When artists are inspired by political issues, when they are examining the possibilities of the representation of geographical continuities and discontinuities, they may use wide range of forms and media. Some mix wood and drawings to create the sculptures and reliefs targeting the topic of the destruction of environment (check out our article about the work by Tadashi Kawamata); some use video, photography, texts for investigating the intersections between politics, language and identity (for example the work by Andrea Geyer). Yet, some artists began their works by questioning the political, geographical, architectural and social issues with a simple line. What is usually perceived as the simplest artistic move (drawing a line) is a starting point for creating complex and multi-layered works, dealing with very complicated themes. The group show at tête entitled A line began gathers five artists who use the line as a guide leading to different outcomes.
A line began group show at tête brings together artists whose works are representing a variety of practices that use the line as a central point of the work’s composition. The course of the line leads us through different paths, while the objectivity persists through performative actions and the geographical continuity is broken by architecture, politics and entropy. This ruptured composition is pieced back together by bodily gesture. All these actions are documented, and placed beside the wall works. They record the non-verbal gestures of mark-making that is investigated through collage, drawing and painting. In this way, the artists emphasize the tenacity and permeability of a line. The group show at tête will present the works by Christine Cheung, Alexander Kraut, Anna Gestering, Eleni Mouzourou and Elizabeth McTernan.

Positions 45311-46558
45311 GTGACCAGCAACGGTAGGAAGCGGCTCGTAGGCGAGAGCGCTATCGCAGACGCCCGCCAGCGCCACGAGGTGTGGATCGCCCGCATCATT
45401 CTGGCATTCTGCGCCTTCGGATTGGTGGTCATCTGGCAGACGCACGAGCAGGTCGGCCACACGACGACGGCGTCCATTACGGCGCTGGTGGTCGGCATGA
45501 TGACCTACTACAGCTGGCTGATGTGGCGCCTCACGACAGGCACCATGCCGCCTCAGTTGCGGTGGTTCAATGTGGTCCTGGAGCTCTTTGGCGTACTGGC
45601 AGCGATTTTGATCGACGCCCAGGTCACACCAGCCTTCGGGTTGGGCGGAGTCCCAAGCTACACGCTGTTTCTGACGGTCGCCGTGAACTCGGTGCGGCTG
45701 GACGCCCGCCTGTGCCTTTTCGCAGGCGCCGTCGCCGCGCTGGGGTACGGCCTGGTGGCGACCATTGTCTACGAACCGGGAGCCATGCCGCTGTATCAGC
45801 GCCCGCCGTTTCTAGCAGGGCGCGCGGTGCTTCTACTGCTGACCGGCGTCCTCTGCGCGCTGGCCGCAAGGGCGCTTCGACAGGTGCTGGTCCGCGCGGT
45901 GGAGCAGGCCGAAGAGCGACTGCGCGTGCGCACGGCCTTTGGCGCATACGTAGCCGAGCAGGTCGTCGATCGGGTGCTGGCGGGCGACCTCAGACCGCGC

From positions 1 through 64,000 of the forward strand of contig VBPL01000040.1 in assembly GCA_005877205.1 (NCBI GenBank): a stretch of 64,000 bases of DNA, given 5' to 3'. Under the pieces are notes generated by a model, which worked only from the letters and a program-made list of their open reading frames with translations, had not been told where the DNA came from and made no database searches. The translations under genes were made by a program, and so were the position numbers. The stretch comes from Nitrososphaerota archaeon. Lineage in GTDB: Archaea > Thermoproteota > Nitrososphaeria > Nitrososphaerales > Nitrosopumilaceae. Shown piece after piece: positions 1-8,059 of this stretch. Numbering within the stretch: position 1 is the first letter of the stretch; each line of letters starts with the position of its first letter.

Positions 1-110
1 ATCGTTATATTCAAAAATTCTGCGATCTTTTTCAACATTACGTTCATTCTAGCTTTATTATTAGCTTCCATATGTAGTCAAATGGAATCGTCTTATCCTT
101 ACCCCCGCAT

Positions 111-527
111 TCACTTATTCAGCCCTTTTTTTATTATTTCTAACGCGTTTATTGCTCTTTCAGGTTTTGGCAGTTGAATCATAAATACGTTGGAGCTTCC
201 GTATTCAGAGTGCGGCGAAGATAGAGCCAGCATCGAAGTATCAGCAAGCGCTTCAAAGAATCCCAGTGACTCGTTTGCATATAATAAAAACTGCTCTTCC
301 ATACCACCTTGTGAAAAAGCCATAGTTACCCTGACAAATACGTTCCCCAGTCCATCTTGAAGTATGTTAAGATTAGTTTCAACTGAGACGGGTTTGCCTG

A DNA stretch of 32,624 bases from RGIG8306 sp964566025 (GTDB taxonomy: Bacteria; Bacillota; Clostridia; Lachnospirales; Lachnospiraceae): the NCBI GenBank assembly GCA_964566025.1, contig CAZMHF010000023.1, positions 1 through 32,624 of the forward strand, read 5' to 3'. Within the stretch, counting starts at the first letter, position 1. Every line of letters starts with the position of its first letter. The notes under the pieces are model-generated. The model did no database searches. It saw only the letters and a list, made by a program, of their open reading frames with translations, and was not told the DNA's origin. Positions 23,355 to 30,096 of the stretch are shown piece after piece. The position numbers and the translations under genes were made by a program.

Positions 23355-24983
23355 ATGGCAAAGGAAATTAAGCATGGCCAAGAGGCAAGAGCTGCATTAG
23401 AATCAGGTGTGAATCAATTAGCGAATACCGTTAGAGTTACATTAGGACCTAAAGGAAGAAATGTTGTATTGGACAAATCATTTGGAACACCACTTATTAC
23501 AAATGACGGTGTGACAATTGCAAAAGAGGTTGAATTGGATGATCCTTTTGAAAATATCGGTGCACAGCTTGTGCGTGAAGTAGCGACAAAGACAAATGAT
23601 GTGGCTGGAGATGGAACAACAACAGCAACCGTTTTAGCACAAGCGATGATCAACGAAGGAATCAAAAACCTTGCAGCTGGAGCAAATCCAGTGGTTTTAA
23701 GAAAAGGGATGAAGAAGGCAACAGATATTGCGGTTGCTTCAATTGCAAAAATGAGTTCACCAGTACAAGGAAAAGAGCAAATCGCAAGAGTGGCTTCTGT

Eleni Mouzourou’s work is concentrated on the disputed border crossing in Nicosia, Cyprus. Her work captures her walk along this geopolitical and psychological border, highlighting fictional continuities and discontinuities of cartographic imagery, and its relationship with the city’s ruptured landscape. The work by Elizabeth McTernan philosophically questions the mapping practices, as she perfectly mixes different forms and media to challenge to possibility of cartography to truthfully show the precise locations. Christine Cheung’s paintings are playing with the vibrant geometric lines in a white-dominated space with forms coming forward and backwards simultaneously, attracting attention to the vast input of information everybody is facing today. The collage work by Anna Gestering is confronting the viewer with sharp vibrant shapes using the newspapers as a raw material, maintaining the fragmentary character of the composition. Finally, the Alexander Kraut’s works on paper show how different spaces can emerge from a cacophony of texture.
A line began group show at tête is conceptually developed in a superb way, presenting the works by artists coming from different perspectives. The central position of a line in these works is truly an extraordinary examination of the use of unusual techniques and styles in order to question some of the most complex political, spatial and cultural issues. This group show at tête presents unique and innovative works that certainly won’t leave visitors indifferent. The group show at the tête gallery in Berlin, entitled A line began will be opened on February 19th, and will be on view until February 22nd.
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Featured image: Elizabeth McTernan - Portuguese puddle
All images courtesy of tête gallery.
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